Pension Minister Dr Ros Altmann At the National Association of Pension Fund's annual conference in Manchester, the government's pensions minister Baroness Altmann spoke about auto enrolment, gave her views on the implementation of it so far as well as looking ahead to its future, including a look at auto escalation.
Speaking about how auto enrolment had gone so far Baroness Altmann was upbeat: "I think the whole programme has always had challenges and we have managed those challenges really well so far." This is no surprise as so far it has mostly been the larger companies in the UK auto enrolling and they have the capacity and access to expertise that many smaller business will not have.
Looking forward, Baroness Altmann remained positive. "The regulator is alive to those issues and we are completely aware of the capacity issues but we believe that it will all be fine. The pension providers have geared up for this big push of new employers coming in. The regulator has got a new website and new material which I think are really good and really engaging. I am not pretending this is easy but we want to make it as easy as possible."
It's the fact that many businesses that are classified under auto enrolment legislation don't class themselves as businesses, and many may not be aware that the legislation applies to them. This includes instances such as families employing a nanny or a person employing a personal carer. Under auto enrolment legislation they are classed as employers and will be required to auto enrol their employee under the legislation.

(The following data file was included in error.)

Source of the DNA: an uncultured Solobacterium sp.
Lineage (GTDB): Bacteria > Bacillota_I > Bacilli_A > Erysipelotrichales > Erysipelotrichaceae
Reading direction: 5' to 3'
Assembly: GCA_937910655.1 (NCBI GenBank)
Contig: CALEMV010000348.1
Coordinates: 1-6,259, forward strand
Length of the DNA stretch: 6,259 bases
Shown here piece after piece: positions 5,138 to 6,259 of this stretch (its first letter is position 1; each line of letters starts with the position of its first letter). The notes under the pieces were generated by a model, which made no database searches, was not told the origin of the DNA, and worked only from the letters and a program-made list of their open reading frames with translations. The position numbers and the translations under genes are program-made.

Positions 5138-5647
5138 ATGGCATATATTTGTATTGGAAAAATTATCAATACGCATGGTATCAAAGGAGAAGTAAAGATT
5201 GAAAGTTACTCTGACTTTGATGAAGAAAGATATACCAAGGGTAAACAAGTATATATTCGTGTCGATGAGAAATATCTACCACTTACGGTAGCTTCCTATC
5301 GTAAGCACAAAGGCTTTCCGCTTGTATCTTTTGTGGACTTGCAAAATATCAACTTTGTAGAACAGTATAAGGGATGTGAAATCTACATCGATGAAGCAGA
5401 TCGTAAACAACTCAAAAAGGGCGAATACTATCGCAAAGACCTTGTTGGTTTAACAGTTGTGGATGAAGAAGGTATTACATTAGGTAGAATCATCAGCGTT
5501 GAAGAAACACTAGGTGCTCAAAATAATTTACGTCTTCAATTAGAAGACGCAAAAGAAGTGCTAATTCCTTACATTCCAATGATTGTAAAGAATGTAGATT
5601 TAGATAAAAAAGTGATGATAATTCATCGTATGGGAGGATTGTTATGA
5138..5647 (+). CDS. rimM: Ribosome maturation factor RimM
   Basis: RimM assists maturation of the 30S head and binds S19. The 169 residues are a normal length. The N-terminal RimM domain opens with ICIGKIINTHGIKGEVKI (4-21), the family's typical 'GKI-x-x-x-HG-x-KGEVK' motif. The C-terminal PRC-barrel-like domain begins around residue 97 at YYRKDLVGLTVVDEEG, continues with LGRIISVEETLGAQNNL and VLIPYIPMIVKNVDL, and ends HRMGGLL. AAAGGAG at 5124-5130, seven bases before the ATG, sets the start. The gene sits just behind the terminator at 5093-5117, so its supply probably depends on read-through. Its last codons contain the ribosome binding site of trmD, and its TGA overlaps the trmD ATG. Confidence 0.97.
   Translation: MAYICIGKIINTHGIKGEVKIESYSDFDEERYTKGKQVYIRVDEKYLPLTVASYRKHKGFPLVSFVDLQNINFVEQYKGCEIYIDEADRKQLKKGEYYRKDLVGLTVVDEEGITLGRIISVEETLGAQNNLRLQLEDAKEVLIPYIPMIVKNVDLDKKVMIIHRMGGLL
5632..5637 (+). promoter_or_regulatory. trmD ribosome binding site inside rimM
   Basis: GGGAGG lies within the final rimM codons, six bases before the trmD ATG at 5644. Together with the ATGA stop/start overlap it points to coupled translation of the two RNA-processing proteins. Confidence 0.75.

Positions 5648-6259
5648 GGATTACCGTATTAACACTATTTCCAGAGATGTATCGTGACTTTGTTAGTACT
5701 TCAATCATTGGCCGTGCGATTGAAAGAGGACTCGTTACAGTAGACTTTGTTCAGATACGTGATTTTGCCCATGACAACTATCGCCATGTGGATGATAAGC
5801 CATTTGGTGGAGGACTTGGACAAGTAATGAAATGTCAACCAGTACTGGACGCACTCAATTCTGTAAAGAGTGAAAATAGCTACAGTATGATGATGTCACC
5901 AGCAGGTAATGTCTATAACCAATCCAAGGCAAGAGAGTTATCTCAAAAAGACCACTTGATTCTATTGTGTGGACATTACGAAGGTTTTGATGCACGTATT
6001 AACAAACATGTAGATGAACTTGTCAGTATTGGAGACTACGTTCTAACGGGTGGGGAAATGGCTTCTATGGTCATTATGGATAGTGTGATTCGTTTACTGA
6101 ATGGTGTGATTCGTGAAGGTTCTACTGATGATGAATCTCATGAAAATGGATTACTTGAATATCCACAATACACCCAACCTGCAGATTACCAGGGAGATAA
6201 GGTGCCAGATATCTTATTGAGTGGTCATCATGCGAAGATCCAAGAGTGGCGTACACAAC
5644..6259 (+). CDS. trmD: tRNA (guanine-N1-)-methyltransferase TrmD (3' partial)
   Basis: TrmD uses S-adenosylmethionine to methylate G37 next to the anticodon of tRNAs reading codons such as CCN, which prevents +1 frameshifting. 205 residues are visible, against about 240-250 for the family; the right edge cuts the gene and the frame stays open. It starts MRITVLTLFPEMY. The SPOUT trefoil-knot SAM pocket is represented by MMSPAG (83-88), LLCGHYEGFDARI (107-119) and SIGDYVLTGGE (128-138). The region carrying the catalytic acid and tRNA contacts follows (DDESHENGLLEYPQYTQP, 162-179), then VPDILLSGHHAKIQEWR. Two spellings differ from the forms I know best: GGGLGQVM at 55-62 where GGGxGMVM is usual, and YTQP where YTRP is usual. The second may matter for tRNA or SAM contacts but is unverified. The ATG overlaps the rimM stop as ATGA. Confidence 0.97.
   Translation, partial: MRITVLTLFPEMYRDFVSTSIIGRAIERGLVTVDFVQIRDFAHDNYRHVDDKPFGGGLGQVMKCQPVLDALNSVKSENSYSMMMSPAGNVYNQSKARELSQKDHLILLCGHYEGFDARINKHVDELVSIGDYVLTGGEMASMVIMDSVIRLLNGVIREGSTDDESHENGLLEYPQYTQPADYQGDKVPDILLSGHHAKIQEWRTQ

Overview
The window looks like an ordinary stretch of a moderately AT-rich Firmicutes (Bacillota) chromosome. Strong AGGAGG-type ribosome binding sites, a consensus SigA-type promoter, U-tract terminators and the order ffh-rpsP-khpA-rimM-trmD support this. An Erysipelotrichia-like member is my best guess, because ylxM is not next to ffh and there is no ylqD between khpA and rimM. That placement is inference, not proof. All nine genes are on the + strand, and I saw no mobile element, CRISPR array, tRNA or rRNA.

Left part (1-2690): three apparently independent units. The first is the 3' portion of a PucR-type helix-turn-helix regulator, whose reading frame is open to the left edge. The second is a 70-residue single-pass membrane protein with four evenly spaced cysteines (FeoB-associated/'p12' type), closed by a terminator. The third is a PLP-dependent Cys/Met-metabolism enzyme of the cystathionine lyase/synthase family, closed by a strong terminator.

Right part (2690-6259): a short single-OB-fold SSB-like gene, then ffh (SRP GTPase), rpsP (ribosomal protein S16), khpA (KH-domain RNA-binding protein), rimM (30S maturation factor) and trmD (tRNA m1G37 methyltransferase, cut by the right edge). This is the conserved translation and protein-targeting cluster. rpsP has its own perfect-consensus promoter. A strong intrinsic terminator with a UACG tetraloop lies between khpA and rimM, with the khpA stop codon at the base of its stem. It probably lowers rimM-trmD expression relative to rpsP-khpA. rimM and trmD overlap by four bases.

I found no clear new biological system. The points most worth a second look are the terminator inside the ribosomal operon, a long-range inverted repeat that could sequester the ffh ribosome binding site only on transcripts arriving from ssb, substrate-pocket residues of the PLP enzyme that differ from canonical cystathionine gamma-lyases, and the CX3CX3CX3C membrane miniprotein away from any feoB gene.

Auto escalation was another burning issue that was raised. This concerns the automatic uprating of pension contributions payable into a workplace pension scheme. With the current rates (and escalations) being insufficient to offer most savers a comfortable pension on retirement, it is an issue that needs addressing. However, Baroness Altmann seems to have the bigger picture in mind and takes a pragmatic view of the issue:
"We all know that the auto enrolment rates right now are inadequate for providing a decent amount of pension. We all want people to save more, to have more money in their pension but we are just starting on this process and 1.8m of our employers - more than 95 per cent - have not even started yet. If we start talking about huge increases in contributions before they get with the programme we are shooting ourselves in the foot, but I think it is right that we ease the contributions up gently."
Baroness Altmann finished her speech to the NAPF by announcing two new initiative that she will be launching. With so many people now living overseas, the DWP will be gathering a range of evidence to assess what level of pensions advice is needed for those people abroad. The other initiative will be a consultation on guaranteed annuity rates, looking at whether there is a need to simplifying them and looking at ways this can be done.